Brad Lidge's perfect first half earned him a fat, new contract.

Lidge signed a $37.5 million, three-year extension with the Philadelphia Phillies on Sunday. The hard-throwing closer is 2-0 with 19 saves in as many chances in his first season with the Phillies.

Lidge would've been a free agent after this season. His contract includes a club option that could make it worth $49 million over four years.

"I knew right away this would be a good opportunity for me to play for a team that is competing every single year to get to the playoffs and win a World Series," Lidge said. "That's a huge factor for me."

The 31-year-old right-hander has a 0.77 ERA and 47 strikeouts in 35 innings. He set a club record by converting his first 19 save opportunities, and didn't allow an earned run through his first 17 appearances (17 innings), which was the second-longest by a Phillies pitcher to start his career with the team.

"This is a player that's on top of his game and certainly we believe in him long term," assistant general manager Ruben Amaro Jr. said. "We felt it was important for us to move forward on it."

The Phillies acquired Lidge and utilityman Eric Bruntlett from Houston in November for outfielder Michael Bourn, reliever Geoff Geary and third baseman Mike Costanzo, a former first-round pick.

Lidge established himself as a premier closer when he converted 29 of 33 save opportunities and posted a 1.90 ERA for the Astros in 2004. He was 42-for-46 with a 2.29 ERA in '05. But after allowing a long homer to St. Louis' Albert Pujols in the NL championship series, Lidge wasn't the same. He lost two games to the White Sox in the World Series and had a 5.28 ERA the following year, when he saved 32 games in 38 chances.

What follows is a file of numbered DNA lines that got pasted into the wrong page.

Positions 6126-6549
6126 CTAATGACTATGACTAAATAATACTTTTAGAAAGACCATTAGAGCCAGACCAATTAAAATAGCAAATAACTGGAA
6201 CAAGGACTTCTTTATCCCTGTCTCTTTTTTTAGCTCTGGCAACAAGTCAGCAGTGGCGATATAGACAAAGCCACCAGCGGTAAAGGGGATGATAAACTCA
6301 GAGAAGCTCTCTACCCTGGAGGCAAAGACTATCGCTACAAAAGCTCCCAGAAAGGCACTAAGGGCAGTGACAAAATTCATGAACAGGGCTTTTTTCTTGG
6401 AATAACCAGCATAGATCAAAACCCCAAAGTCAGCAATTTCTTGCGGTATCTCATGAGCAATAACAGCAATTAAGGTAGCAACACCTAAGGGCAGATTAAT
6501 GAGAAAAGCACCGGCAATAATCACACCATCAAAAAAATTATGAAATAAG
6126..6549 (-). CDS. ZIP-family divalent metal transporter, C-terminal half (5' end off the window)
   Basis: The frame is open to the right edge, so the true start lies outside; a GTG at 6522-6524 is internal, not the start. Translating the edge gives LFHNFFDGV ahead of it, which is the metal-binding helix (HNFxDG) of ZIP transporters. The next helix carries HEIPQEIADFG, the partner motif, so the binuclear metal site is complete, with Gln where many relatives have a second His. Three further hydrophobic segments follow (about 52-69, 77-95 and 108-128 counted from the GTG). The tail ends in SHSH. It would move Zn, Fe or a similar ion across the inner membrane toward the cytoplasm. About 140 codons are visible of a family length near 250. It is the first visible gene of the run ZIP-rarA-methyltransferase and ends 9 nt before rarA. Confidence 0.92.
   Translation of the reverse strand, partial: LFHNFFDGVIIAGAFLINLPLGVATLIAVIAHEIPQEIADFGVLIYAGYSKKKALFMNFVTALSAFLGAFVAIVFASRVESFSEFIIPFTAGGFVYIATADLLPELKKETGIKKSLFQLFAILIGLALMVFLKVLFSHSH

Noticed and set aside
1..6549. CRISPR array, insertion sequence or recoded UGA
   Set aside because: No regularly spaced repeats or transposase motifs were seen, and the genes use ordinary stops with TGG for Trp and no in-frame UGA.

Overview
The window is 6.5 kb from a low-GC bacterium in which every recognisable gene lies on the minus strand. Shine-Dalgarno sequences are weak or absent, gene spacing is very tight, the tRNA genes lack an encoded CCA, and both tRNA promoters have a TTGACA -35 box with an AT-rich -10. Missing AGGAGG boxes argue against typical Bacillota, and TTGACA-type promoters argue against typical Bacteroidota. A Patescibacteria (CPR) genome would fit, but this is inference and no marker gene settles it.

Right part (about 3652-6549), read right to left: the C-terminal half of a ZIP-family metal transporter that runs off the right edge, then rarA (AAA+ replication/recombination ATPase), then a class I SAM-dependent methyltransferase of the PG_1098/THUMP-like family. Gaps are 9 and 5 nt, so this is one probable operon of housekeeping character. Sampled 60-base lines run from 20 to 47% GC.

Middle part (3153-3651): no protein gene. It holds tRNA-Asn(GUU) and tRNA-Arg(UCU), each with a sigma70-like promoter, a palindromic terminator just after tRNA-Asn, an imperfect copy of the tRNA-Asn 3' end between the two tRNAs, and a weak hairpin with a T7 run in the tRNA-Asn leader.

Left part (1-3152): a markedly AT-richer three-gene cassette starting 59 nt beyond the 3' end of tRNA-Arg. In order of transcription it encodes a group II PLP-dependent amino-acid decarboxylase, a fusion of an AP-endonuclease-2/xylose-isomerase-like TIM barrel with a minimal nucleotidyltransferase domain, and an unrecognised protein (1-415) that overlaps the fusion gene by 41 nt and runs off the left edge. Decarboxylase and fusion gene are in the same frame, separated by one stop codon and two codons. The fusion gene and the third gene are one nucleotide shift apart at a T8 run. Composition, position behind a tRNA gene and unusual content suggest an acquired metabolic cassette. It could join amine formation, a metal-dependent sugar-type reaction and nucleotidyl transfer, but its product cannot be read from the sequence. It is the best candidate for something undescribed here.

Last year, Lidge went 5-3 with 19 saves and a 3.36 ERA in 66 games. But he blew eight save chances and temporarily lost his closer's job to Dan Wheeler at one point.

Lidge started this season late after having knee surgery in spring training. But he's been lights-out since throwing his first pitch.

"The one thing that may have helped this year was having the injury, and really focusing on control for the first time in my career through spring training," Lidge said. "Instead of trying to get my arm ready to throw as hard as I could, I tried to make sure that my control would be as good as it's been. I really do feel like I'm at the top of my game. The experiences that I've had have definitely helped me get to where I'm at right now."

Securing Lidge through at least 2011 means the Phillies plan to keep the recently demoted Brett Myers as a starter. Myers has struggled this season after returning to the rotation following a successful stint as closer last year.

Myers prefers closing because it fits his mentality, but the Phillies need him to start. He was sent to Triple-A Lehigh Valley last week to work on his problems.

"We think that Brett could start and we don't see a reason he can't start," GM Pat Gillick said. "If he gets his mechanical issues worked out down there, I don't see any reason he can't start.

"There are a lot of things in life that a lot of people don't want to do. But you're getting paid and you've got to show up for work, and you've got to do the best job you can. He's a gamer and I think he'll go out there and give 100 percent no matter if he's in a closer situation."

Myers is in the second year of a three-year contract. He's making $8.5 million this season and $12 million in 2009. That's too much to pay a setup man, so he won't be going to the bullpen anytime soon.